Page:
As life expectancy increases, aging and cognitive decline becomes inevitable. To tackle this problem, practical interest has been attracted to executive function training, and the plasticity of inhibitory processes was especially highlighted due to its critical contributions to cognitive aging. Theoretically, it is also important to derive empirically the impact of training to untrained abilities of working memory and fluid intelligence via assessments of far transfer effects.
A study which was led by Prof. HAN Buxin’s team from the Key Lab of Mental Health, Institute of Psychology, Chinese Academy of Sciences simultaneously investigated the plasticity of three critical inhibitory processes of access, deletion, and restraint, as well as the associated far transfer effects of inhibition training among older adults.
Based on a randomized control design, 36 elderly participants were allocated to the training and active control groups. The training group received a training session thrice per week over the four week span, during which computerized tasks on each inhibitory processes and group games on restraint were trained. Over the same week span, the active control group attended one mental health lecture per week instead for controlling potential motivational effects from training.
After the completion of inhibition training, the access and deletion processes clearly demonstrated the training gains session by session (Figure 1). Nevertheless, only the deletion process exhibited plasticity based on marked near transfer effects (Table 1) compared with the potentially improved access performance (Figure 2; unexpected T3 amplitude reduction but no changes of T1D2 amplitude on the access process). However, the restraint process was unable to sustain training gains even at the first few sessions. The findings in addition favored far transfer to fluid intelligence. Noted that the training effects on deletion and fluid intelligence were robust and were persisted after three months. Moreover, a further analysis suggest that the plasticity of deletion and far transfer to fluid intelligence were perhaps related (Table 2).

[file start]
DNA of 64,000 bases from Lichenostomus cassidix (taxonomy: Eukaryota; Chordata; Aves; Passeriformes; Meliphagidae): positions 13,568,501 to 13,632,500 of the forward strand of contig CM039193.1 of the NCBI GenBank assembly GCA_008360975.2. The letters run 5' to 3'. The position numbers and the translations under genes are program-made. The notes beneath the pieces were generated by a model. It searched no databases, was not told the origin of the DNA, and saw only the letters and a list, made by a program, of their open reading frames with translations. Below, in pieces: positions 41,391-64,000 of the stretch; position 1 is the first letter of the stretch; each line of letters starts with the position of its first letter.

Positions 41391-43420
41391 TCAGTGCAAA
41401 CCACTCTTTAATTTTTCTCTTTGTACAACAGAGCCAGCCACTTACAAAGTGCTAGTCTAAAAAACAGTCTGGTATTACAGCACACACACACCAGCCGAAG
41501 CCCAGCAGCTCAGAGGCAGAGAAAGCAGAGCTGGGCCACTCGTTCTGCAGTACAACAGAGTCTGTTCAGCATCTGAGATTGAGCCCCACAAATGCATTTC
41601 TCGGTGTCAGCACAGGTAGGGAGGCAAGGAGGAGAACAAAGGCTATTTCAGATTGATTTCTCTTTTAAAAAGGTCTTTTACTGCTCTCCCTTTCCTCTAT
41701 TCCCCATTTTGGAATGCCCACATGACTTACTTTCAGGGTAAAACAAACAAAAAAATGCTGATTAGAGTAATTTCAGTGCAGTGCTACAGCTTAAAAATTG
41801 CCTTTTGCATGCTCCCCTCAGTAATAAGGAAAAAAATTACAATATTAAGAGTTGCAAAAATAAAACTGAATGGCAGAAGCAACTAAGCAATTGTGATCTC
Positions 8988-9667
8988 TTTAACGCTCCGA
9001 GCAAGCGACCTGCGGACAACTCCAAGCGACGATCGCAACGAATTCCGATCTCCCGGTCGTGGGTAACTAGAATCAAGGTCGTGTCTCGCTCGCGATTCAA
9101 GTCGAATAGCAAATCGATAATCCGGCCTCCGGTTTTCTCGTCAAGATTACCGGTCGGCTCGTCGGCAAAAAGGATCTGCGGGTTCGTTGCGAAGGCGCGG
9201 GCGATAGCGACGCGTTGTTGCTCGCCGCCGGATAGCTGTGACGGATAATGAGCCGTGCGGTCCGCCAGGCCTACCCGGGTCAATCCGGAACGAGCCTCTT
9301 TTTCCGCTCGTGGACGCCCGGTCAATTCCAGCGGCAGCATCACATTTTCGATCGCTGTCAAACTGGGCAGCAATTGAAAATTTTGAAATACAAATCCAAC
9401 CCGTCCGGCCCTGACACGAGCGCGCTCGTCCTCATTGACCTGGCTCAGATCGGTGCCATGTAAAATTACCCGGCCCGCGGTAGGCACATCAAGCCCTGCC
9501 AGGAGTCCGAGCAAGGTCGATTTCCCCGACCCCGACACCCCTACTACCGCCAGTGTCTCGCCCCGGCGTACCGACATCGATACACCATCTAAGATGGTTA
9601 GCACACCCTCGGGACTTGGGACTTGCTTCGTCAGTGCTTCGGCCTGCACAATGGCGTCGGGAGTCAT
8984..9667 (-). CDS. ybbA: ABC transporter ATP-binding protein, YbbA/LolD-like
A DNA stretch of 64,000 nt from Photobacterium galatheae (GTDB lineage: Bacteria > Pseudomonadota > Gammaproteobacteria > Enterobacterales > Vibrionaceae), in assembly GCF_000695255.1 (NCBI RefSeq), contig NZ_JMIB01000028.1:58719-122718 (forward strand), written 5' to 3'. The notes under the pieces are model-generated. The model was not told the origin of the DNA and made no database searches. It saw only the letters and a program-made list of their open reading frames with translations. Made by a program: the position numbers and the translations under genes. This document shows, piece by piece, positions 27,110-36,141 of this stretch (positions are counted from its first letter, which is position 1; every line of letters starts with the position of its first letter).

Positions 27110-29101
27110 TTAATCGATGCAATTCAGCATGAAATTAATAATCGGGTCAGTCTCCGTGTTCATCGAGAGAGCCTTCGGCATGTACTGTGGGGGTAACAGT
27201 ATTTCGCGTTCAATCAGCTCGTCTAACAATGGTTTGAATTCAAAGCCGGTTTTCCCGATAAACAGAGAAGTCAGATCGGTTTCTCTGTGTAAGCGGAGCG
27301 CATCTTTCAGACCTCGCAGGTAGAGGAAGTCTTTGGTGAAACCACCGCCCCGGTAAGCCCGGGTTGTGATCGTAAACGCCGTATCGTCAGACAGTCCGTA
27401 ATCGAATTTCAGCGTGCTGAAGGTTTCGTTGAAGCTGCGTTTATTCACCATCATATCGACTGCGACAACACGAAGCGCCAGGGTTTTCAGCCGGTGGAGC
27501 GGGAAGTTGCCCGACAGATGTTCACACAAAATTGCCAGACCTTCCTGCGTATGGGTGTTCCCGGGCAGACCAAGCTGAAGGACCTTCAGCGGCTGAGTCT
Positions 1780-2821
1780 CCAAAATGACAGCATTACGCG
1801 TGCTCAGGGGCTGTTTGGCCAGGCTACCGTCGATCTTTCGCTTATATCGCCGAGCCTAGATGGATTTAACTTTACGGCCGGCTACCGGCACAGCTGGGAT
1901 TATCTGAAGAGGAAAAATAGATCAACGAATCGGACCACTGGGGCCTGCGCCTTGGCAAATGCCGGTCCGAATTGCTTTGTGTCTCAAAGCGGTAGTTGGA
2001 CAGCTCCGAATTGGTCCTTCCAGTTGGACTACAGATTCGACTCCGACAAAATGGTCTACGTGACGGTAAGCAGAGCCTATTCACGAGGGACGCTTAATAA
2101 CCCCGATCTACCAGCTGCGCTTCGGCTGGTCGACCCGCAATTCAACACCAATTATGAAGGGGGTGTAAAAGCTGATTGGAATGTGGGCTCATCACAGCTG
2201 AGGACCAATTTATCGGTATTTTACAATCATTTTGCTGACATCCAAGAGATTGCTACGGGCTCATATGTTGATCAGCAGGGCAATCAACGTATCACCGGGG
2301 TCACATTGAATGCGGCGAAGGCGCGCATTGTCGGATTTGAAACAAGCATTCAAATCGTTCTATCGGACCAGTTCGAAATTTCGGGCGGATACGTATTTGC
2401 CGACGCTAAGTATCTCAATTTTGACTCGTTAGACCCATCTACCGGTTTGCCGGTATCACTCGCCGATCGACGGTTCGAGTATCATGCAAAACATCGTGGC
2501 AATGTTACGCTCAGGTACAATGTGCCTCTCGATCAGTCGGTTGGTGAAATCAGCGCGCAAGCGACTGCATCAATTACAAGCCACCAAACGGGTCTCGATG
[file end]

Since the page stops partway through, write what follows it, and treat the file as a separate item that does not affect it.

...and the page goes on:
The paper is now available online in Psychology and Aging .
This study was supported by Science and Technology Service Network Initiative (KFJ-EW-STS-025), and the Foundation for the Author of Excellent Doctoral Dissertation of the Chinese Academy of Sciences.
Institute of Psychology, Chinese Academy of Sciences
Figure 1. Performance curves for inhibition-training tasks. a, Performance improvements in overall reaction times (RT), stimulus onset asynchrony (SOA), and stop-signal reaction time (SSRT = RT - SOA) of the restraint training task (i.e., the criterion task). For each session, the mean time and standard error achieved by the trained participants is presented. b, Performance improvements in the access- and deletion tasks based on training level achieved.
Figure 2. Transfer to CDA from the change-detection task. a, Lateralized traces from waveforms contralateral versus ipsilateral to cued stimuli, T3, averaged over all channels. b, Difference waves (contralateral minus ipsilateral) of the training and control groups at pre-test and post-test. T1 = 1-target condition; T1D2 = 1-target-2-distractor condition; T3 = 3-target condition.
Table 1.Performance in Near-transfer Tasks as a Function of Training Group and Session
Table 2.Associations between Near Transfer to Inhibitory Processes and Far Transfer to Gf